[0014]
FIG. 3 illustrates what information I and Q amount to on a trigonometric circle of radius A, where A designates the amplitude of the subcarrier signal. Knowing I and Q, the values of amplitude A and of phase φ are determined by applying the following relations:
A={square root}{square root over (i ^{ 2 } +Q ^{ 2 } )};
and
φ=Arctan(Q/I).

[0015]
For the demodulator of FIG. 2 to be operative, sampling frequency fs must in practice be four times greater than the frequency of the carrier conveying the data. Theoretically (Shannon theorem), the sampling frequency could be equal to four times the carrier frequency, provided that the signal to be demodulated is in phase with the carrier, which is in practice very seldom the case. In particular, for electromagnetic transponders, a phase shift necessarily appears due to the distance variation between the transponder and the terminal so that this condition cannot be fulfilled. Conventionally, a sampling frequency greater than four times the carrier frequency is used to be sure to obtain information I and Q in reliable fashion for any sample.

[0016]
In the example of electromagnetic transponders where the carrier frequency is 13.56 MHz, this requires a sampling frequency greater than 54.24 MHz. Now, the higher the sampling frequency, the greater the consumption of the circuit implementing the conversion. Further, since the consumption is proportional to the square of the supply voltage, this requires using a fine technology to avoid worsening consumption performances, which results in an expensive technology.

[0017]
The same problem occurs in a read and/or write terminal, the consumption of which is desired to be minimized, especially if it is autonomous.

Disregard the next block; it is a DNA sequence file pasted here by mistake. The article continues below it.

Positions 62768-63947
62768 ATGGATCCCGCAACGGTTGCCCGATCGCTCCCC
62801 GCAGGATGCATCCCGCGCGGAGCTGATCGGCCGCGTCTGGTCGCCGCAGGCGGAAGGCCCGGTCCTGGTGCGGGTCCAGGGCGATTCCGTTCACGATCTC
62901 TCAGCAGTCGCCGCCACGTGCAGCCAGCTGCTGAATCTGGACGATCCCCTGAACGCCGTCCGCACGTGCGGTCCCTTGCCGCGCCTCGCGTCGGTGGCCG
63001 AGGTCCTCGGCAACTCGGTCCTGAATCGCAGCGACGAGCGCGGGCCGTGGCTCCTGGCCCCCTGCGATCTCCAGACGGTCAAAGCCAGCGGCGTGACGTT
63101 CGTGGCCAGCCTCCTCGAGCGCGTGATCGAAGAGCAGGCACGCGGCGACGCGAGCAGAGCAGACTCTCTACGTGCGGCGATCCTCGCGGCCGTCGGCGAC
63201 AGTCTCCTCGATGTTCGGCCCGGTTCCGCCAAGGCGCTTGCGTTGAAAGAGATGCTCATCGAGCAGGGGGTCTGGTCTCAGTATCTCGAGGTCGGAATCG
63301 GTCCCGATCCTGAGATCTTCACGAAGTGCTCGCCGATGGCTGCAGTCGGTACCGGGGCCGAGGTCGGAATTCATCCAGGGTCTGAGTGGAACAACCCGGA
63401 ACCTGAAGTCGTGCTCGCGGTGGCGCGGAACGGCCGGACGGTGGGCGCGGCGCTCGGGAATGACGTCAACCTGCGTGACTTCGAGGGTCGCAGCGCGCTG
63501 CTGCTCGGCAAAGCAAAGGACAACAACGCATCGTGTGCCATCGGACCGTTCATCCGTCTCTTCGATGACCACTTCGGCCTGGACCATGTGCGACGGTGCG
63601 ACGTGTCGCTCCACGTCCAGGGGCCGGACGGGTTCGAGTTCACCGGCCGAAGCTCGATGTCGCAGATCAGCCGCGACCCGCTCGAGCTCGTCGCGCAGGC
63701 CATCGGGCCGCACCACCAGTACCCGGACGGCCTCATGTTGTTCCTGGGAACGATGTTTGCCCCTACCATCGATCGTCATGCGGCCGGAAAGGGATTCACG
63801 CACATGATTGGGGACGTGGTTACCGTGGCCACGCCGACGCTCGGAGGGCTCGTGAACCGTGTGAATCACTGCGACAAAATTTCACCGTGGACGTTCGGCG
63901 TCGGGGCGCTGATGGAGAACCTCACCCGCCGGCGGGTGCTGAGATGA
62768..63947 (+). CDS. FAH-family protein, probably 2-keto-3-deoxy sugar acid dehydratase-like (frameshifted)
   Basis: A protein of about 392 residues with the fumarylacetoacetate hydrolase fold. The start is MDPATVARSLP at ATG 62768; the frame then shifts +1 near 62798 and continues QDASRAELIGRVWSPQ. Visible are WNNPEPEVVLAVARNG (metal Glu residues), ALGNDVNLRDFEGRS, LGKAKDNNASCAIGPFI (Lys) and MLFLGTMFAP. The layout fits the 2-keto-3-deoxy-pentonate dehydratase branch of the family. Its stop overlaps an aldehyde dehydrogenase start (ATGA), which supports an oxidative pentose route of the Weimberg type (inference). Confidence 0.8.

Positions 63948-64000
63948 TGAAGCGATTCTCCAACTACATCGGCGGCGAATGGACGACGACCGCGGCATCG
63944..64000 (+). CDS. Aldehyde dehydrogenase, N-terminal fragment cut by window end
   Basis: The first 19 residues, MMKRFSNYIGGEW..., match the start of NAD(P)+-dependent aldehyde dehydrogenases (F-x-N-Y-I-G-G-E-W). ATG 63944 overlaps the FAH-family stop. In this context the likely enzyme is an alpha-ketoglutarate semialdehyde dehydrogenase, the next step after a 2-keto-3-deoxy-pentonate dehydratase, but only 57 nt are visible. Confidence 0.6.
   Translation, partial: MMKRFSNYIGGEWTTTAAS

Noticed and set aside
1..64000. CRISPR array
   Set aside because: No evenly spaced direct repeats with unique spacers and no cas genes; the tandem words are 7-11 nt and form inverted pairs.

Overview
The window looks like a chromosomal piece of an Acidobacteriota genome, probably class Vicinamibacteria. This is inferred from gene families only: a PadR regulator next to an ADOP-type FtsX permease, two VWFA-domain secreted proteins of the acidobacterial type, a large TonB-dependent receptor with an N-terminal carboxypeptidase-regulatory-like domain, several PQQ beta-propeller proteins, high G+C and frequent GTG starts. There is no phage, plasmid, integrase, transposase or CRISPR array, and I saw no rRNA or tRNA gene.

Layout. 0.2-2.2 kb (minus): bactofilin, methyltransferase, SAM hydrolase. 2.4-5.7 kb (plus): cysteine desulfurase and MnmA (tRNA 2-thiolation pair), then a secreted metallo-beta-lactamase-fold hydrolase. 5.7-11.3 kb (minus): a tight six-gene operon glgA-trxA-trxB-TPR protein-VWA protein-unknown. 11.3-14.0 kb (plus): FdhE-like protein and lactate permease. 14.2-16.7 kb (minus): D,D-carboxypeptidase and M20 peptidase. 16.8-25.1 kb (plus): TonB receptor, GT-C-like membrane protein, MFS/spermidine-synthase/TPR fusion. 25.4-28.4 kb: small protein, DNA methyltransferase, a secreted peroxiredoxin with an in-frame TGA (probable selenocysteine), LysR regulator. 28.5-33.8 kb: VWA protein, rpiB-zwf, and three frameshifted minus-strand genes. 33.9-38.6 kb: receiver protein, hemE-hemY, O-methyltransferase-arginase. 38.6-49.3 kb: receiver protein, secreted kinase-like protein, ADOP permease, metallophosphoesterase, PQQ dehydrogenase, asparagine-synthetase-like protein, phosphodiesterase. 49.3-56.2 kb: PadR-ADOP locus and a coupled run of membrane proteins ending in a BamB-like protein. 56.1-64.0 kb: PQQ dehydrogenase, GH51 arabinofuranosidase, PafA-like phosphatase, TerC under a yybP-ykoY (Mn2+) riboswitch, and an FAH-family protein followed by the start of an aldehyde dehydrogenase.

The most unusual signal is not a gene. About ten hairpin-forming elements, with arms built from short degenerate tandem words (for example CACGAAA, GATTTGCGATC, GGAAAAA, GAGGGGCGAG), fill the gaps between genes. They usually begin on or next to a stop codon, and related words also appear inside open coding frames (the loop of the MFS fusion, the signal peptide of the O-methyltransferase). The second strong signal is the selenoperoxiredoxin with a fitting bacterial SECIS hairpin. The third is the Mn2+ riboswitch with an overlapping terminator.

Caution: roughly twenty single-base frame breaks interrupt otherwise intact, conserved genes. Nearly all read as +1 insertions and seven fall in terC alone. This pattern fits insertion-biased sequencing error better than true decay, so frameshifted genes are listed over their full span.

[0018]
Currently, the only solution to decrease the sampling frequency consists of performing an analog demodulation, then converting the demodulated signals to digital. This however poses many problems, especially for the impedance matching and the balancing of paths I and Q. It is thus generally preferred to digitize, as soon as possible in the receive chain, the signals to be exploited.
SUMMARY OF THE INVENTION

[0019]
The present invention aims at decreasing the sampling frequency of an analogtodigital converter upstream of an amplitude and possibly phase demodulator.

[0020]
The present invention more specifically aims at decreasing the sampling frequency in applications to electromagnetic transponder systems and especially to systems with remotelysupplied electromagnetic transponders of contactless smart card type or with autonomous terminals.

[0021]
The present invention also aims at providing a reliable digital amplitude demodulator of simple structure.

[0022]
To achieve these and other objects, the present invention provides an amplitude demodulator comprising an analogtodigital converter having its sampling frequency corresponding to three times the frequency of the modulation carrier.

[0023]
According to an embodiment of the present invention, the demodulator comprises means for calculating amplitude A of a symbol of an input signal applying the following formula:
$A=k\sqrt{\sum _{i=1}^{3}\text{\hspace{1em}}{e}_{i}^{2}};$
where e_{i }designates the value of a digitized sample of rank i among three successive samples provided by said converter, and where k designates a constant.

[0024]
According to an embodiment of the present invention, the current sampling frequency is obtained by multiplying by three the current carrier frequency extracted from the input signal or from a reference generator.

[0025]
The present invention also provides an amplitude and phase demodulator comprising:

 amplitude calculation means; and
 means for calculating the phase of a symbol to be demodulated from the calculated amplitude and the sign of the value of at least one adjacent symbol.

[0028]
The present invention also relates to a method for demodulating a signal modulated at least in amplitude, consisting of:

 performing an analogtodigital conversion of an input signal by applying a sampling frequency equal to three times the frequency of the modulation carrier; and
 extracting amplitude information A from the following relation:
$A=k\sqrt{\sum _{i=1}^{3}\text{\hspace{1em}}{e}_{i}^{2}};$
where e_{i }designates the value of a digitized sample of rank i among three successive samples provided by said converter, and where k designates a constant.